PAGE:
Coronavirus reveals our good and bad

The increases that are now bound to characterise every update of coronavirus cases shouldn't fuel anxiety and fear, but boost our determination to overcome, the writer says.
The increases that are now bound to characterise every update of coronavirus cases shouldn't fuel anxiety and fear, but boost our determination to overcome, the writer says.
Image: STR/AFP

The number of confirmed cases of Covid-19 infections in SA rose yesterday to 402 from 274 at the last announcement.

This has been the single biggest increase since the coronavirus outbreak was confirmed to have reached our shores.

It has been three weeks that has brought out both the worst and the best of South Africans as we grappled with perhaps the single biggest challenge ever to face our young democratic nation; we fumbled and we excelled our way through in the way only we South Africans can.

Many have sought to see the lighter side of the impending catastrophe without losing sense of the gravity of the matter at hand as it unfolded under our collective, if at times helpless, gaze as the virus first made news tens of thousands of kilometres away.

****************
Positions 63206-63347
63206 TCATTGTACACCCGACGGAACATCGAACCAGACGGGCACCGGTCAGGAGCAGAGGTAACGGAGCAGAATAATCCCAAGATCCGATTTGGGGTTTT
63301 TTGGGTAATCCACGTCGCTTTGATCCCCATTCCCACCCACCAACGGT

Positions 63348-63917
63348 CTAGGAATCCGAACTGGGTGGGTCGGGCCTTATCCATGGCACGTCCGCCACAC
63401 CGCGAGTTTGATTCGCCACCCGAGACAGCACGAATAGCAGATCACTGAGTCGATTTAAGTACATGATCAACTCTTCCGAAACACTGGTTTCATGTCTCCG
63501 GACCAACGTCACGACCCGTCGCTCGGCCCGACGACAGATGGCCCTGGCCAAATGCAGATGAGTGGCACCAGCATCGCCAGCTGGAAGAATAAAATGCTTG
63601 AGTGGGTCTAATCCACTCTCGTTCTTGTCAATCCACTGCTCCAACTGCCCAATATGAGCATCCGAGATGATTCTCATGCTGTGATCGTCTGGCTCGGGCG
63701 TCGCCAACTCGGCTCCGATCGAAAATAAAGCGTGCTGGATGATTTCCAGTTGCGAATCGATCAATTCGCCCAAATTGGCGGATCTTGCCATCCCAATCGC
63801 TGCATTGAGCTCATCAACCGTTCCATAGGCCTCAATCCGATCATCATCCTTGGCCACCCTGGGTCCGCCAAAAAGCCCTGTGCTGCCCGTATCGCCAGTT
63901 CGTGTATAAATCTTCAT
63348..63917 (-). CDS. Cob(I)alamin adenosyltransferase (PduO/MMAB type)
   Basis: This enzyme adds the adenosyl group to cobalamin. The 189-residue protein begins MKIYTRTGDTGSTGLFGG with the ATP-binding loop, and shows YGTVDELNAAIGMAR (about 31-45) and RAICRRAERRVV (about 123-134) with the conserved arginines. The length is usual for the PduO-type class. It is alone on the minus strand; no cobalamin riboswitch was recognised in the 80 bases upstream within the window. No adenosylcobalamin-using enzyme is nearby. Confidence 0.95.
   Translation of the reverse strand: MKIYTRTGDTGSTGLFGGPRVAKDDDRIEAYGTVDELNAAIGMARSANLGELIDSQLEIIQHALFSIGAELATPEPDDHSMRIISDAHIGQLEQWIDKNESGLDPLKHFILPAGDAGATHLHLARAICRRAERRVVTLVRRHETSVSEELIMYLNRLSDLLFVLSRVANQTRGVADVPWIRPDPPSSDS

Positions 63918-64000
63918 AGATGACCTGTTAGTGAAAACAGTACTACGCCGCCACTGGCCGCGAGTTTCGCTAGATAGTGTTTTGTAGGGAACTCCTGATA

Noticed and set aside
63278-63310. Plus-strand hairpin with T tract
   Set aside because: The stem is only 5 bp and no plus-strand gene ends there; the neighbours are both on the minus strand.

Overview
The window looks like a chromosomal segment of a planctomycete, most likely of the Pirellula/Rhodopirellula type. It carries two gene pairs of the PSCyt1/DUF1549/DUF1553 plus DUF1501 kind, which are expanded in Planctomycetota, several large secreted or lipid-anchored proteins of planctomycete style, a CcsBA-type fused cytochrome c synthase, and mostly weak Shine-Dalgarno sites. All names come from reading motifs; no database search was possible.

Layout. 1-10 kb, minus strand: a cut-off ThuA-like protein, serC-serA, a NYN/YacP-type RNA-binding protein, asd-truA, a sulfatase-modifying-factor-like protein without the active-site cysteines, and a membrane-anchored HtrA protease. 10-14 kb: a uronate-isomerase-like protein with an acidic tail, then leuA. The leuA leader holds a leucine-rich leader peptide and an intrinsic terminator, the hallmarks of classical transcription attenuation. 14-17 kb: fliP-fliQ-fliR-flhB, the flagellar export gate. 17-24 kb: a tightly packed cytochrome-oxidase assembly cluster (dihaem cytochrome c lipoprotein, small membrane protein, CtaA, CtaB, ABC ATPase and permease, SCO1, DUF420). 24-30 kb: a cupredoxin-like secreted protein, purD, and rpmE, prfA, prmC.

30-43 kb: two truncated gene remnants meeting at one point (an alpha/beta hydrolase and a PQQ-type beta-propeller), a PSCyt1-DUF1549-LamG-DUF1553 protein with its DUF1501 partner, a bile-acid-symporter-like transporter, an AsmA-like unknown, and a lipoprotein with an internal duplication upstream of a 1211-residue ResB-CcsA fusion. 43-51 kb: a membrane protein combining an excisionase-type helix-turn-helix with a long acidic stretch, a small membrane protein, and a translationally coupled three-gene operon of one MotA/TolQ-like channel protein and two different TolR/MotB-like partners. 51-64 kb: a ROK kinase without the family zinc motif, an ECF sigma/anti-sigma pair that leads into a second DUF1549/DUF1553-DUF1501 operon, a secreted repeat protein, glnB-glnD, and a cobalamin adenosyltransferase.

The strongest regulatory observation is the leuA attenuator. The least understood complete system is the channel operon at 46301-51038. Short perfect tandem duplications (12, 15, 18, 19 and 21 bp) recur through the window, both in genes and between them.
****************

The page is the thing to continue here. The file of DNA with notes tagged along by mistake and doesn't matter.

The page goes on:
We do indeed live in a global village and it was a question of when rather than if the pandemic would come knocking at our door. Now it has.

What has transpired in the few weeks since has been largely admirable.

It has unlocked hitherto largely unrecognised talents most of us would otherwise have been oblivious to.

How many out there knew what a leader and soldier we have in health minister Dr Zweli Mkhize who has no doubt outdone himself as he sought to assure a nation that the government was on top of the situation?

Often the default labelling of government and the civil service, largely unwarranted, is that it is populated by the incompetent with little interest in serving the people as demanded of the offices they hold.

As the point man for the government's onslaught on Covid-19, Mkhize and his troops have rammed home the gravity of the matter at hand and driven home the message that this is a war we all need to fight, side by side with the government.

There is a sense that we are yet to see the worst of the outbreak on our shores and, given the weight of responsibility often placed on SA as the most developed country on the continent, we dare not fail.

The increases that are now bound to characterise every single update of the verified coronavirus cases shouldn't fuel anxiety and fear, but boost our determination as a people to overcome and emerge out of this relatively unscathed.

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